Post by marchesarosa on May 30, 2011 19:59:21 GMT 1
Louise, I have never denied the sea level is rising a bit - as it always has in the holocene - because this is an interglacial and ice is melting.
The question of interest is the cause. I say natural variation. You say anthropogenic CO2.
Prof Richard Lindzen says
“For small changes in climate associated with tenths of a degree, there is no need for any external cause. The earth is never exactly in equilibrium. The motions of the massive oceans where heat is moved between deep layers and the surface provides variability on time scales from years to centuries. Recent work (Tsonis et al, 2007), suggests that this variability is enough to account for all climate change since the 19th Century.”
Post by marchesarosa on Jun 18, 2011 10:34:28 GMT 1
Global Mean Sea Level Change Graph with a “Correction” of 0.3 mm/year added May, 5th 2011, due to a “Glacial Isostatic Adjustment (GIA)” – 1993 to Present
GSW on Bishop Hill comments:
The adjustment is obviously unnecessary for anything other than political reasons. If it is to bring the measurement in-line with the models, why adjust the data? Why not account for this properly in the models? The "model world view" has long been preferred by climate "scientists" as the "Real world" is refusing to play ball.
The University of Colorado is measuring a virtual rise in a virtual world not real values.
Post by marchesarosa on Jun 18, 2011 13:46:59 GMT 1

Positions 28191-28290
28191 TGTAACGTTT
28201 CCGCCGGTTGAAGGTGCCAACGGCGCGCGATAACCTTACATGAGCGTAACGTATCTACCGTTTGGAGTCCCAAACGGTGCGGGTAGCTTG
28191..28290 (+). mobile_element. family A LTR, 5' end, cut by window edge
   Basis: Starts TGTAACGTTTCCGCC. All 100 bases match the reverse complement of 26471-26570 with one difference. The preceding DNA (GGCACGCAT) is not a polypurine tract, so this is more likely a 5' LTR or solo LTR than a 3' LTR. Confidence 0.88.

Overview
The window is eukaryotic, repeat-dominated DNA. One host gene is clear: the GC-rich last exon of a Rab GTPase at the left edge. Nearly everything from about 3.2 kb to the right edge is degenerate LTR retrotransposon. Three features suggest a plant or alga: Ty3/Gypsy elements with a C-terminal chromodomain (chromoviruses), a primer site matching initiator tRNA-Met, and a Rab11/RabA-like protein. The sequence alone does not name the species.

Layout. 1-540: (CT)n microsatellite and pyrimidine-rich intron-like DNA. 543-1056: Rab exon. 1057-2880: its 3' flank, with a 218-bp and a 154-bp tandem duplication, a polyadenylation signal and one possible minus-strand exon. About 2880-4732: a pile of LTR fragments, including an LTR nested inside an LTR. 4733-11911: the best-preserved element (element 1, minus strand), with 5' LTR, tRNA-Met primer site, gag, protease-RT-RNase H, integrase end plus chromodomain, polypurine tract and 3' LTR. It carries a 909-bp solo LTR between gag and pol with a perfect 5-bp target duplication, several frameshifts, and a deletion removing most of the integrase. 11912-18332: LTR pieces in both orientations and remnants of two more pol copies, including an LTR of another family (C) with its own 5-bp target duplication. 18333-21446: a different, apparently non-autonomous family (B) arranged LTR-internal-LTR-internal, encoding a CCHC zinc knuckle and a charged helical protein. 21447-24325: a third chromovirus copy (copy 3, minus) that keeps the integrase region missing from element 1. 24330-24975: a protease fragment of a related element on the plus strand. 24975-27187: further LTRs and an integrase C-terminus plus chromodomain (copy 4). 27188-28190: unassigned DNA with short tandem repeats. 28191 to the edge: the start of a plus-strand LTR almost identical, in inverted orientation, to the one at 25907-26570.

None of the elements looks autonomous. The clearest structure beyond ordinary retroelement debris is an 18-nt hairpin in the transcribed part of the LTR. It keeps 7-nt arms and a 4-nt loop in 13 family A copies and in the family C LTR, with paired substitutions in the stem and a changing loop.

So not worth bothering with, clh? My view entirely. So why has this "adjustment" been introduced just when the rate of rise is falling? Hmm, any port in a storm if you're an alarmist, I s'pose! Don't these folk understand the meaning of "relative"?
It isn't as if isostatic rebound hasn't been happening throughout the holocene, is it?
Search the title in google, the web site will come up and then take 'translate'. "Wind and water level in Denmark" "The annual average wind speed at the national level is 5.8 m / s and the most frequent wind direction is west, where about 25% of all winds come from. Vinden varierer selvfølgelig meget fra kystregioner til inde i landet. The wind of course varies widely from coastal regions to inland."
Post by marchesarosa on Jun 18, 2011 22:15:04 GMT 1
I don't really see the big difference between 3mm per year and 2.7mm per year, especially given that rate is unlikely to be constant going forward.
How conveniently obtuse of you, clh. It adds 10% to the current "claimed" rate of rise. If the rate of rise is LESS than 2.7 mm pa, and some claim it is, the adjustment for isostatic rebound is proportionally EVEN GREATER than 10%. BUT WHAT'S 10% BETWEEN FRIENDS!
P.S. Didn't they teach you this sort of arithmetic at your academy?
Welcome to the new webpages from the University of Colorado sea level group! We apologize for the delay in updating our sea level releases, but the transition to these new web pages took longer than we thought. In addition, we have made many improvements to our data (new orbits, new tide model, new corrections) which ultimately had little effect on global mean sea level, but brought us up to date with the latest advances in the field.
One important change in these releases is that we are now adding a correction of 0.3 mm/year due to Glacial Isostatic Adjustment (GIA), so you may notice that the rate of sea level rise is now 0.3 mm/year higher than earlier releases. This is a correction to account for the fact that the global ocean basins are getting slightly larger over time as mantle material moves from under the oceans into previously glaciated regions on land. Simply subtract 0.3 mm/year if you prefer to not include the GIA correction.
You may also note that rate of sea level rise over recent years has been less than the long-term average. This is believed to be due to the recent La Nina's we have been experiencing, though research on this is continuing.